EeVe promoters say Tesoro will have a top speed of 90 to 100 kmph and will have a range of 120 km on a single charge. With sporty design attributes, the startup wants to catch the attention of youngsters who want a performance-oriented, everyday motorcycle. It is shod with 14-inch wheels with the tyre sourced from Vee Rubber. Also, the motorcycle is shod with upside-down fork up front and a monoshock in the rear.

In case of the scooter Forseti, the company claims a range of 100 km and will have a top speed of 60 to 70 kmph.

Both the Tesoro and Forseti will get swappable lithium-ion 72-volt 30 ampere batteries. The features list includes geo-fencing, geo-tagging, immobilisation, disc brakes at both ends, ABS, and anti-skid alarm.

The way forward

EeVe wants to create India-specific products and for this it plans to focus heavily on research and development. It wants to offer products as a balance between new technology and the environment, moulded specifically keeping a typical Indian consumer in mind.

Harsh says, “So far, we have invested about Rs 70 crore in the business, which has been used in building the production facility and developing products. In the next two years we will be investing another Rs 150-160 crore.”

Besides using these funds for revamping the production facility and increasing the installed capacity, EeVe plans to set up 200 additional touchpoints across India by December 2020.

Marketing strategy

Harsh understands the power of marketing and will be focussing his energies in creating a brand identity for the company.

The investment so far has been made by the family-owned business but Harsh hopes to attract external investments. He says, “We are in active talks with financial institutions and private equity holders.”

Keeping its pan-India expansion plan in mind, EeVe also intends to increase its production capacity. Harsh says, “We have an installed capacity of 12,000 units per annum, which will be increased to 60,000 annual units within the next two to three years.”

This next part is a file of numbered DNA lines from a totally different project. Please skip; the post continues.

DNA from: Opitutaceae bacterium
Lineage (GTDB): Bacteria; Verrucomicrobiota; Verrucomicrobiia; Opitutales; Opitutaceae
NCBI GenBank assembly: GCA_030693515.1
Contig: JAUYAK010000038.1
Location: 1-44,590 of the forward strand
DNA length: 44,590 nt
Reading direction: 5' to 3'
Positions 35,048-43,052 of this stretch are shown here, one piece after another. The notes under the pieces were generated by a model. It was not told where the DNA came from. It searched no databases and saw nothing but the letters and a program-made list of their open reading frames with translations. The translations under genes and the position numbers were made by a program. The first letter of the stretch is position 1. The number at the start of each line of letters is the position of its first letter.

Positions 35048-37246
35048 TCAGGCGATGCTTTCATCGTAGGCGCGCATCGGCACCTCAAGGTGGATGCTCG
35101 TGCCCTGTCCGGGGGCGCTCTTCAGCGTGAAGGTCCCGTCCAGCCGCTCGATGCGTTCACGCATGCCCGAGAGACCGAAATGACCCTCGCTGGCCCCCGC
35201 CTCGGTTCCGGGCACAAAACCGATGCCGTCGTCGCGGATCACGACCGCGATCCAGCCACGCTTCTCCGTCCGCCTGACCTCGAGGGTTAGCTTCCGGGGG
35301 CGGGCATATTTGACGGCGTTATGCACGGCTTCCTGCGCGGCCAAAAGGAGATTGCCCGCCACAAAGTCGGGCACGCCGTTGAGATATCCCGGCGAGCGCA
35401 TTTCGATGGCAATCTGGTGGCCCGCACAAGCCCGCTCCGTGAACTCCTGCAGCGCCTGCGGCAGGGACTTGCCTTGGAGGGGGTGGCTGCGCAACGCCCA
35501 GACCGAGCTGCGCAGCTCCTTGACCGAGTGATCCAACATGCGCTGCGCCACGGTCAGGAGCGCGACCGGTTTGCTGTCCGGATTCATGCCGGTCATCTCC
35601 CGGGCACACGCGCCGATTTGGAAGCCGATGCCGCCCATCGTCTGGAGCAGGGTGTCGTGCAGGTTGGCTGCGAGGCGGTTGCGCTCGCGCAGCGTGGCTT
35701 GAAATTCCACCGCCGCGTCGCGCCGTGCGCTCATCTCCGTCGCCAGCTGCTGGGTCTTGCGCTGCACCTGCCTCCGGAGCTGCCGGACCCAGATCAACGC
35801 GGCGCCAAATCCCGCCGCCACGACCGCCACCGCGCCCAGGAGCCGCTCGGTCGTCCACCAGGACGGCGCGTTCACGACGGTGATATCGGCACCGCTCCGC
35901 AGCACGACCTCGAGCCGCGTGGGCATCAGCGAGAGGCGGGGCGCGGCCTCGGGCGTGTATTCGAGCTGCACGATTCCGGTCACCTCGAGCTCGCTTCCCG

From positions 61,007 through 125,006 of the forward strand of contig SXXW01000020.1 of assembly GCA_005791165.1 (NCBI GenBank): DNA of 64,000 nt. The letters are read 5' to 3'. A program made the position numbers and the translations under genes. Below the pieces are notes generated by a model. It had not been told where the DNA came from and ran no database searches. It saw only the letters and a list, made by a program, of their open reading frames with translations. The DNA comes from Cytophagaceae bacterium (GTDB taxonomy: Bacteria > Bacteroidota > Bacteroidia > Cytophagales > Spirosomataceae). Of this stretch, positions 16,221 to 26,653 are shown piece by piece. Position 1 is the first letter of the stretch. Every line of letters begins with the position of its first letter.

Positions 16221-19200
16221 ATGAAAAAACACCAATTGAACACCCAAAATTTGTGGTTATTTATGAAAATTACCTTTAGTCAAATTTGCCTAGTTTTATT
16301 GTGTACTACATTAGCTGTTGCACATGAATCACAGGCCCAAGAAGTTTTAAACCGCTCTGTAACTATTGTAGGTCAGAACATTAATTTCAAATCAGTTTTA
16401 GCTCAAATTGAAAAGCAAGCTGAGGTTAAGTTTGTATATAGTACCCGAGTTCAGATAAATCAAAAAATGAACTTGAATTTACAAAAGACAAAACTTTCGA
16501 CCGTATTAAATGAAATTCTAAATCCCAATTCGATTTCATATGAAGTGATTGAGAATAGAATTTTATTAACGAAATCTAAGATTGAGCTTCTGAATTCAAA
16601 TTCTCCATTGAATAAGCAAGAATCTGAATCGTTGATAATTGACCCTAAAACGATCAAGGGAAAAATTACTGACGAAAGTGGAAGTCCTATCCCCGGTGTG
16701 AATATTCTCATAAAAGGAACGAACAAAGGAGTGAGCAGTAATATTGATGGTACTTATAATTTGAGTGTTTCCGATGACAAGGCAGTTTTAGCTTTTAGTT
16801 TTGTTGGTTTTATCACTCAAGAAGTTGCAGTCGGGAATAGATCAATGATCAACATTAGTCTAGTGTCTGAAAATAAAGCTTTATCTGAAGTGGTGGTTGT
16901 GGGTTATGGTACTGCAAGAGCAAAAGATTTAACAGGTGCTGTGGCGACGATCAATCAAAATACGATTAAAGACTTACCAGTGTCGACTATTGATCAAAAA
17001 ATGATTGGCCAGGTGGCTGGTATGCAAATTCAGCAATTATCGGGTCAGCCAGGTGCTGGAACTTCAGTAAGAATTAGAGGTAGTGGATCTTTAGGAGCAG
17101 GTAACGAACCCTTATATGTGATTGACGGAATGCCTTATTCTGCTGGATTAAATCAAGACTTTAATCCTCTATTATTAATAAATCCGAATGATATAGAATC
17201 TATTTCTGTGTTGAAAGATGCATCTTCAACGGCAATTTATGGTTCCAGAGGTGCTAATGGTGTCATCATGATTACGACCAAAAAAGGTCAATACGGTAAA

“Batteries, a key component of any electric vehicle, are being imported from our international suppliers and constitutes almost 40 to 50 percent of our production costs,” Harsh adds.

Lithium-ion battery prices have reduced over the years. Back in 2012, McKinsey had predicted that prices per kWh will drop from $500-600 per kWh to about $200 per kWh by 2020 and about $160 per kWh by 2025.

As per estimates by several electric vehicle manufacturers, the current figures are around $200 per kWh mark. However, the world’s dependence on the Chinese market for lithium-ion cells as begun to show signs of toll.

Tapping the international market

The company is eyeing the international market. It is in active stages of talks for entry into South Asian Association for Regional Cooperation (SAARC) countries, especially Bangladesh and Sri Lanka. It is also in initial stages of talks for a possible entry into the Indonesian market.

When asked about the complexities of entering a highly-saturated market like Indonesia, Harsh says, “If you can crack the Indian market, no other market in the world is as big or as difficult.”

(Edited by Javed Gaihlot)